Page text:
I generally agree. I'm not a fan of using external circumstances to deal with internal problems and it isn't my first line of defense. Which is why I think this thread is beneficial in that it's helping me sort out my thoughts to see if it's coming from a reasonable place. I have considered the possibility of the trap of constantly trying to fix things and I am trying to be wary of that when it comes to my decision, whatever it may be. I'm not about to do this right away as there are costs and additional factors for me to consider and work through personally so even if I decide to do this, it would be at least a couple years before I actually do. 

1 hour ago, Clabber Girl said:

PLAY THE CARDS YOU ARE DEALT,  dont fight your body. If you have beautiful eyes, play to that with eye-shadows/liner that complements them. If you have amazing boobs then highlight them... If your legs are toned show those off... the quality of your body is NOT how perfect it is.

Personally I feel like I have a good hand over all lol. My arms and legs are toned and I like my chest and by butt lol however I think because I don't have the waist, it kind of makes me look like a box and it looks weird from the side profile (especially since I'm 5'2" with long legs and a short torso proportionally speaking)). Like I feel that if I just got rid of the stomach everything else would stand out more ya know? 

1 hour ago, Clabber Girl said:

Will you then try to get rid of all the wrinkles? 

Funny enough is that a part of me is looking forward to aging because I feel like wrinkles and gray/white hair look cool and add character to people's faces. Maybe it's just me being an only child and being surrounded by a lot of old people growing up to where I just acquired an additional appreciation of aging due to familiarity. I know that's not the point of you saying that but I just wanted to throw that out there since there is a lot of shame around aging especially for women. 


I have faith in the person I am becoming xD

https://www.theupwardspiral.blog/

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Stop listening to these other crabs in the bucket trying to hold you back. If you've got the money to do it without it being a financial burden and it'll make you happier, just do it.

Even if you have to spend $10k a year on plastic surgery every single year, but it puts you in a position where being more attractive makes you more confident and helps you to get jobs, promotions, and raises where you earn more than an extra $10k per year than you otherwise would, plus a better partner, etc then it seems worth the cost and pain. 


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Keep it simple:

Do cardio and core exercises, you will develop a six pack.

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@soos_mite_ah  If you are truly in a position where you have a healthy diet and exercise routine that you like, feels healthy and can stick to, then that's awesome.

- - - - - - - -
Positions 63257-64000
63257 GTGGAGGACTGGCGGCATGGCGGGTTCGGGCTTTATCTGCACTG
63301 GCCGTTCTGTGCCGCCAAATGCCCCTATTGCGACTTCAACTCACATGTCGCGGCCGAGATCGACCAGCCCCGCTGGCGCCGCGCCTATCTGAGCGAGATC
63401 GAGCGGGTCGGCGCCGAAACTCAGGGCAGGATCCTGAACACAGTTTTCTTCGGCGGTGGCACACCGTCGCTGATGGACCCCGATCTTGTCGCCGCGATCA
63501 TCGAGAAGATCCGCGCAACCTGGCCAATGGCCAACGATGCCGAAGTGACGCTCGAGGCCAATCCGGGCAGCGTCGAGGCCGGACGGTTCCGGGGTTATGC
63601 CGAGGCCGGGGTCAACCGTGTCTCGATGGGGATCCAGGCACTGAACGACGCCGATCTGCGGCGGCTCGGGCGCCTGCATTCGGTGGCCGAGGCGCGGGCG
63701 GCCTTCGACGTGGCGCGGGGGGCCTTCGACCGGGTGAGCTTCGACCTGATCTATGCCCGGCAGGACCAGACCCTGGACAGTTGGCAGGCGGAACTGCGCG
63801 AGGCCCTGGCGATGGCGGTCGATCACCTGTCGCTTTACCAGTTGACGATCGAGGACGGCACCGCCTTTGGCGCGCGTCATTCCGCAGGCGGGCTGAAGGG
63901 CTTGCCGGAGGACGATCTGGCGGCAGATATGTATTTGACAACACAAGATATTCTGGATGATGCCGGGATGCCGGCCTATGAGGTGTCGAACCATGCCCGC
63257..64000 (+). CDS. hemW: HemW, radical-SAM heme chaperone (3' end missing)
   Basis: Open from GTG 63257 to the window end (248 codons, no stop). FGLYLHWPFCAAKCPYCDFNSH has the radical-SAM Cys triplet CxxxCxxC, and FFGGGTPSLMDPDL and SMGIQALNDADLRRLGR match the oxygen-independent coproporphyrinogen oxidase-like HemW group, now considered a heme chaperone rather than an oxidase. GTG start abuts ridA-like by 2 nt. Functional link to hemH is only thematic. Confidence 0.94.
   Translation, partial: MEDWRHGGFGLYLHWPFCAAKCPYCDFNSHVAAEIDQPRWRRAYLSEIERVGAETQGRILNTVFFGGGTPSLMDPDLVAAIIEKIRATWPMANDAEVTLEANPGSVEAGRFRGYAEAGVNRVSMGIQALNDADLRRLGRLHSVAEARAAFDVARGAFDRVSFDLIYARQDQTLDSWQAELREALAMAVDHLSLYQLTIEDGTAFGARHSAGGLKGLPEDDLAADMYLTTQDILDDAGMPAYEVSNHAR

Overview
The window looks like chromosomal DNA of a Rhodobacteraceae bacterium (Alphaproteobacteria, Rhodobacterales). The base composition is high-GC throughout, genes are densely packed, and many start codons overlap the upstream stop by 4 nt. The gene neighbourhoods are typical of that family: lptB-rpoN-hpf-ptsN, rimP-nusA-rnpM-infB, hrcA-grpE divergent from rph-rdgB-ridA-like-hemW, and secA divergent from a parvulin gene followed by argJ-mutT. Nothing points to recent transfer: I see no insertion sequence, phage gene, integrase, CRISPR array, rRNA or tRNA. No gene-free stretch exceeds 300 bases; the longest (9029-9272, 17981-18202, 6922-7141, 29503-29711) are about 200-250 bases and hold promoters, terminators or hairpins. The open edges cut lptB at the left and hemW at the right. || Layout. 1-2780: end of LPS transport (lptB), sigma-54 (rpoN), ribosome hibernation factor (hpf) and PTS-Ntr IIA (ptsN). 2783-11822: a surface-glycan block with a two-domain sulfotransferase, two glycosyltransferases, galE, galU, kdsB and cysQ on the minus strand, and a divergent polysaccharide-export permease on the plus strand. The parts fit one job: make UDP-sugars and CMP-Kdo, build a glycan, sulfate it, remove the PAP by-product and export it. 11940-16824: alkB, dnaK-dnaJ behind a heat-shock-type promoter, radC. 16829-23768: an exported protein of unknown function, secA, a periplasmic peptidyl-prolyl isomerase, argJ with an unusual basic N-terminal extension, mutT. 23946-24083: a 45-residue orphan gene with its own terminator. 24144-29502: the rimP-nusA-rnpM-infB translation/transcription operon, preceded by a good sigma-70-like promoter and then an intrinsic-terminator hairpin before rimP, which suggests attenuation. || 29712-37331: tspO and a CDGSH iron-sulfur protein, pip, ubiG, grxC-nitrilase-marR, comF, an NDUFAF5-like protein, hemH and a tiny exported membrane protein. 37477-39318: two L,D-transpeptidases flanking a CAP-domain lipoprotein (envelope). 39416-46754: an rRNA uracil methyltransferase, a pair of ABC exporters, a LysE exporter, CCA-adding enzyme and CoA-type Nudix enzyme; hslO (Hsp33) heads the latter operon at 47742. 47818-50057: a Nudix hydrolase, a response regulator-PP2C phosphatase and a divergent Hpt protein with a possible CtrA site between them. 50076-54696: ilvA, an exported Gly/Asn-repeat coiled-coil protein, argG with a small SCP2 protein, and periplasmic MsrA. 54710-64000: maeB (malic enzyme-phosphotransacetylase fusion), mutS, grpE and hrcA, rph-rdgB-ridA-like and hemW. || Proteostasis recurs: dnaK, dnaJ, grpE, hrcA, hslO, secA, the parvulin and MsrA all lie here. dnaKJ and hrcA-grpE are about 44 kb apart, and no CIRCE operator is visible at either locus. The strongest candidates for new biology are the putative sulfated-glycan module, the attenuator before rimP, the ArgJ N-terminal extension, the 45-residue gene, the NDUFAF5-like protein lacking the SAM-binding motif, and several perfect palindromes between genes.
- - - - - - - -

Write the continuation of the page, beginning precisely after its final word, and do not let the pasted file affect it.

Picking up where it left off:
Many people (most?) don't even have that, and go through cycles of doing something a bit too extreme and then dropping it.

If this is the way your body looks when you take the utmost care of it, then the ideal state is to love it just the way it is.

That's easier said than done, I know.

But put a pin in the difficulty in that for a second.

Look at all the women who have a belly like that and love their body as it is.

Do you know them?

If not, you're not following the right people on Instagram because they certainly exist.

Don't underestimate the influence of the people you surround yourself with, also digitally.

I personally know some very, very plus-sized women who have come to love their body just the way it is.

They do experiment with diet, they may try keto sometimes, but mostly they focus on quality ingredients and what feels healthy to them.

It's inspiring because they're not rejecting any part of themselves.

And their belly is much, much bigger than yours, I can tell you that much.

It doesn't cause anyone else to reject them or think negatively about them or be less attracted to them, because they don't have that dynamic going on inside them.

It all starts with how you relate to yourself, and then other people resonate with and start to mirror that.

Now for the unaddressed part: why is it difficult to practice self-love and self-acceptance for some, but not for others?

That goes back to how someone was raised.

Self-acceptance and self-love gets absorbed from primary caregivers.

If it was conditional, then someone will learn to accept themselves conditionally.

(parents may have shown you more love when you were 'good', whatever that meant, or when you got good grades in school for example)

The body image aspect of it is just how it gets projected.

Conditional love just gets projected onto the most sensitive, visceral aspects.

For women, it might easily go to body image.

For men, it might rather go to insecurity about status and achievements (but they may have body image issues as well).